Gary Vaynerchuck (or garyvee for short) is like a nuclear powered volcano with clear ideas: if you start him up on one topic he will erupt in honest, direct and rather colorful descriptions of what he thinks of it, and you will hardly be able to regain control of him. That is probably why so many people love him (and for the same reasons hate him). I was conquered by his blunt style and the real content he decorates with foul language. His speech at Le Web 2009 was no exception on this (will update this post with the official video as soon as it’ll be available) and he touched several sensitive points that have to do with conferences.
At a certain point Loic Le Meur, founder and main host of Le Web, told him that “[Le Web] is not a conference, it’s a community” to which Gary exploded with this remark “If this is a fucking community, why aren’t we doing Q&A?!” (referring to the fact that his presentation was structured as a talk with Loic on stage and there was no real/direct engagement with the audience). Of course his comment was followed by a powerful round of applause and cheers from the attendees.
Intrigued by his reaction I met him backstage and asked what his vision on The Future of Conferences is (a.k.a. how should a successful conference be live?). This is what came out of it (I apologize for the background noise, I should have used a microphone):
On Gary Vaynerchuck’s vision of a conference of the future there should be “an enormous amount of Q&A and obnoxious interaction with the presenters”.
“[…] see as we go to technology changes where you have Ustream, why are you going to fly all the way to Paris and pay for the ticket? No longer is it just the content that really becomes valuable as a matter of fact it becomes commodity […] The two things that really, really become powerful are your ability to ask a question in person and make impression with the person on stage and everybody else and the fact that you can really engage with people”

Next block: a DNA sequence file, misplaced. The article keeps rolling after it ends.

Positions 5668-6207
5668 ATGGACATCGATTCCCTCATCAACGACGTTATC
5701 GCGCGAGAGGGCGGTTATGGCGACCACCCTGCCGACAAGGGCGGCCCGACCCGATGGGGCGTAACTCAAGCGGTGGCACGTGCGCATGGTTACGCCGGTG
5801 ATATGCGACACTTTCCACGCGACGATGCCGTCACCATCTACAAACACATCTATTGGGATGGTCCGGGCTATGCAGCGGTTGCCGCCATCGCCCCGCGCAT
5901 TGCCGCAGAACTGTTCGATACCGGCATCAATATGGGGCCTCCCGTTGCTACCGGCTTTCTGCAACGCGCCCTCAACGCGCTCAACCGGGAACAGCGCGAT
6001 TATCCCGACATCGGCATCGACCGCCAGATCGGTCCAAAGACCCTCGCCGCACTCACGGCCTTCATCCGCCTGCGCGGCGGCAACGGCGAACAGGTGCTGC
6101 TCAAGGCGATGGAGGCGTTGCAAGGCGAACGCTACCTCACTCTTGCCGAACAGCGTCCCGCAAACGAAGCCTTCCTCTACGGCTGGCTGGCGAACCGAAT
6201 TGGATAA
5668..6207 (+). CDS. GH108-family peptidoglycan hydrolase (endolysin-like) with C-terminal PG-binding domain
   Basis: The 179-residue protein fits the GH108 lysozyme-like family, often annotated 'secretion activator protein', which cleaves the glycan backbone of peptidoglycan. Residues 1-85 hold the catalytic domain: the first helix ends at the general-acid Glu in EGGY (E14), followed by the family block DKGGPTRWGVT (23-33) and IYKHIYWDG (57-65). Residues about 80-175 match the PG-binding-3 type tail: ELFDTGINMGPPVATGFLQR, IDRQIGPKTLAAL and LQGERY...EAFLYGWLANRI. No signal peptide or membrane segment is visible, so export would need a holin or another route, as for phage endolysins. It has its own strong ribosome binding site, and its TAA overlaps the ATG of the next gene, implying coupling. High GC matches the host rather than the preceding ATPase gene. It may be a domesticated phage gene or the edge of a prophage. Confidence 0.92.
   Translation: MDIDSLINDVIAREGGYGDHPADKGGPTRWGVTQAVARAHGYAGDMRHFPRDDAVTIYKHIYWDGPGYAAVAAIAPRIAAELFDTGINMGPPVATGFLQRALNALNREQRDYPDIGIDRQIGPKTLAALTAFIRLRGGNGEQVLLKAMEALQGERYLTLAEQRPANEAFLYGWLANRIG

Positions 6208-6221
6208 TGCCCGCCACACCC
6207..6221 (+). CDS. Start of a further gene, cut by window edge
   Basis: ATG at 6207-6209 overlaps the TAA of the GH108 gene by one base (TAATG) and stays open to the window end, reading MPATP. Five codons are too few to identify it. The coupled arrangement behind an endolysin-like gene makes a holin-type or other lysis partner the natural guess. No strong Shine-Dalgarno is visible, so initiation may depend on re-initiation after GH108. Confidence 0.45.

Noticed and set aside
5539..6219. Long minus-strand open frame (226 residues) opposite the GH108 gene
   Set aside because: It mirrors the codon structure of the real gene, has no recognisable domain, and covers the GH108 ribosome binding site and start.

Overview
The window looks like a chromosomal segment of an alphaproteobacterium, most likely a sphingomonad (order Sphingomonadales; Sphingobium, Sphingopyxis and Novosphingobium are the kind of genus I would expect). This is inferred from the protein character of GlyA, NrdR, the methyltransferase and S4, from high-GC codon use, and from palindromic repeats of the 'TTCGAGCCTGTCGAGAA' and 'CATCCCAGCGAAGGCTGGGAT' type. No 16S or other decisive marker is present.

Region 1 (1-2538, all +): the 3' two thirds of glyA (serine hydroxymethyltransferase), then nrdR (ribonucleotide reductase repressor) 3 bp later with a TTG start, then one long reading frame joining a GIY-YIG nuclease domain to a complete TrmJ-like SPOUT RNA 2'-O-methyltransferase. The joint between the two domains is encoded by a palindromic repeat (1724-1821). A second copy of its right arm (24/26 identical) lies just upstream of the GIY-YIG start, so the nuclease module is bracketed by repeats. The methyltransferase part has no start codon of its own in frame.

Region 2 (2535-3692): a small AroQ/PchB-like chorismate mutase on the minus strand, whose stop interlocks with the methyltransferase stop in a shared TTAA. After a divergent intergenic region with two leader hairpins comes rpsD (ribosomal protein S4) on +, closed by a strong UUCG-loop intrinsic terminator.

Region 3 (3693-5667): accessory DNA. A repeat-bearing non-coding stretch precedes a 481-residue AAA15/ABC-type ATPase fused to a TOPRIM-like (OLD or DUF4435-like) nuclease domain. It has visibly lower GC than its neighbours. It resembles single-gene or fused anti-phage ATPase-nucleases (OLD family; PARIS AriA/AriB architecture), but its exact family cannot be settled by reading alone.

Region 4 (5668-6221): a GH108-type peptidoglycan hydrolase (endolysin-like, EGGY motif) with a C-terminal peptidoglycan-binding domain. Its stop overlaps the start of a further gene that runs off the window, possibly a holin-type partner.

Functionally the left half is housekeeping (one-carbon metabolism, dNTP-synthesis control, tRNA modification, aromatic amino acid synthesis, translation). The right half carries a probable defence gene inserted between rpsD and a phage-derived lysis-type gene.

“So for me the Future of Conferences looks like I get on stage, I do an hour of Q&A and then at some level some way of obligation as well to the audience of being in the crowd and intermingling not going off backstage and taking a limo and getting out of town […] Those are things i do already and I know the “stickiness” and the appreciation of it and I feel like it’s going to become a standard”
But what happens when the attendee/speaker ratio is too big? For example if there are 2.000 people in the audience and 1 speaker, the former is only able to take very few questions and maybe they won’t be the most interesting ones for the rest of the delegates. How do you tackle that?
“Time! Instead of having 8.00.000 speakers get the 25 best ones and let them sit there for 2 hours. In two hours you can ask and answer a lot of questions, and by answering 60 to 120 questions you can get a lot of damage done. That’s how: effort, hard work!
A lot of people have similar questions that cross-over. On my book tour I did nothing but Q&A and about 12 to 14 questions you took away about 85% of the audience”
What a character!
I recommend Gary Vaynerchuck’s recently published book CRUSH IT! For all those out there doing marketing, customer service or creating experiences for people, check out Chaper 8 for Gary’s advice on how to make the best marketing plan. It won’t take you that much to read it… actually, it is just one word: CARE.